Thursday 20 June 2013

My Survival Guide to Provence

When, back in rainy London, I was planning what to pack for our holiday here in Provence, my mind went blank. With the summer weather in the UK being more like that of a mild winter in my native Finland, it was impossible to imagine a place where the sun would shine all day and it would be too hot even to sit and read a book by a cool pool, in the shade.

So, as usual, I packed too much.

Another problem I had back in the UK was food – we were due to arrive in Marseilles at nine on a Saturday evening, and after we’d picked up the hire car, I knew we might not be in our rented villa near Vidauban until after all the shops had shut. Buying food & wine at Gatwick seemed so totally wrong, so instead we opted for a bottle of gin and hoped for the best…

Unfortunately, our flight was delayed and we had some fun and games with the complicated navigation (in the pitch black of a Provence night), which meant we didn’t get to our villa until well past midnight.

Since our only food & drink provision consisted a bottle of gin, we went to bed hungry and sober. The Englishman promised to get up at crack of dawn to do the first of our daily pain et croissant runs.

All was well since in Vidauban itself has several boulangeries, a fab local cheese shop, a Co-op as well as a supermarche.  And a few café’s where The Englishman and I have already after only half a week become regulars for our morning café au lait.

So, having now experienced some of the life here, I thought it might be useful to do a quick guide to how to prepare yourself for a villa holiday in Provence.

1. Pack lightly, remembering that if the forecast says it’ll be sunny and 30 degrees C , you will not need much more than a cover up and a few bikinis and or swimming costumes (especially if you have a pool or sea nearby).

2. Print out a map of where you are going (if you don’t know the way, obviously). The days of rental cars having a courtesy map in the car are well gone, and using the satnav in a language you don’t speak fluently can be a challenge (especially in the dark…).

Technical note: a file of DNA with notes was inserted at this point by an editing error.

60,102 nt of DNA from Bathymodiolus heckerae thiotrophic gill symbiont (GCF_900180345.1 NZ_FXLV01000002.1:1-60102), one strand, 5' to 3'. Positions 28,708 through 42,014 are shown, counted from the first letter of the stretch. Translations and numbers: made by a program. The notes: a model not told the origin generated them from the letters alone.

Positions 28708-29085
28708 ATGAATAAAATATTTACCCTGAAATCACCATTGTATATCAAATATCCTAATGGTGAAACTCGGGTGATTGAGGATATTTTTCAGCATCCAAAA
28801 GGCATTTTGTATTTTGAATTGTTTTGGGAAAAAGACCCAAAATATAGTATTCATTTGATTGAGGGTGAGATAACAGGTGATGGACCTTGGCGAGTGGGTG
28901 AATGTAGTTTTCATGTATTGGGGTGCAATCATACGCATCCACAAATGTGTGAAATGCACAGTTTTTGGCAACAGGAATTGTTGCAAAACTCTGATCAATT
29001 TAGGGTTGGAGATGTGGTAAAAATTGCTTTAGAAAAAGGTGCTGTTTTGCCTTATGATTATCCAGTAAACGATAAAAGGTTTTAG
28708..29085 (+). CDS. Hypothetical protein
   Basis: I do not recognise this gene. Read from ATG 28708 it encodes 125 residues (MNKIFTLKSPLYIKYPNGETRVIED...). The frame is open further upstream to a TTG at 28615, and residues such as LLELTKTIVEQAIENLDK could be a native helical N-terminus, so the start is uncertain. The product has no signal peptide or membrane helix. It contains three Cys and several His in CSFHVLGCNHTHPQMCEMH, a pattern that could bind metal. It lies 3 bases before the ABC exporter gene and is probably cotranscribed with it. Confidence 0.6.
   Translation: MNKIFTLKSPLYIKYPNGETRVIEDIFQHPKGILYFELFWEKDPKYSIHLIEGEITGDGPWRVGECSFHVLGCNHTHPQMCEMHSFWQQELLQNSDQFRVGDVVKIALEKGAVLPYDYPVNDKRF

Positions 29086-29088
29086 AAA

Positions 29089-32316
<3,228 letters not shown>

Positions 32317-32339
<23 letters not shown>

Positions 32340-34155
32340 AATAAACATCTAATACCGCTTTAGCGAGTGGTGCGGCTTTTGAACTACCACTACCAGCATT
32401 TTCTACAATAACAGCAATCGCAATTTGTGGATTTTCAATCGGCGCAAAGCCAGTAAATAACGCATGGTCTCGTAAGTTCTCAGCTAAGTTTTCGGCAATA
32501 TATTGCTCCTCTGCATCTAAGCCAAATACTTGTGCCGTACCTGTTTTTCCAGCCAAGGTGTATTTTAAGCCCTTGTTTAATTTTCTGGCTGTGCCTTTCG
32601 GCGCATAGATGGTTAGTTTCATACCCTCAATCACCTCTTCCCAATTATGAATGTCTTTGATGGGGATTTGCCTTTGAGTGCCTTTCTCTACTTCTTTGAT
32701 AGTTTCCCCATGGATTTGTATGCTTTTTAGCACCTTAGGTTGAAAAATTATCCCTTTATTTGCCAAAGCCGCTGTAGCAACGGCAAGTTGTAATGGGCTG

3. If at all possible, ask for a ‘welcome pack’ for your villa. Unfortunately we were not able to get one, but in my view these are worth the weight in gold since you never know if your journey to the villa will be delayed (as ours was). It’s so nice to have the basics, like loo paper, water, milk, coffee and tea there when you arrive. 

4. In Provence there are markets almost every day in one of the nearby villages (see below), so it’s worth checking where and when the nearest one to you is open.  There are several stalls selling the perfect summer wear (including espadrilles for 6-7 Euros!) at reasonable prices. I had great difficulty in sourcing cover-ups etc. which didn’t cost the earth in London before I left, so I wish I’d waited until we got here to get mine.

5. Most supermarkets in Southern France are open until till quite late (the one in Vidauban closes at midnight), and they will not close for lunch unlike most of the other shops. So it’s worth remembering if you want you bread for breakfast, the boulangerie will close for lunch between 12.30 and 14.30.

6. Take mosquito etc insect repellents and creams with you. Most sunny resorts have these little blighters wanting to feed on your flesh, so it’s best to be prepared. I also find that taking anti-histamines for a few weeks before you go will help with the degree in which the bites affect you. (But that might just be me!)

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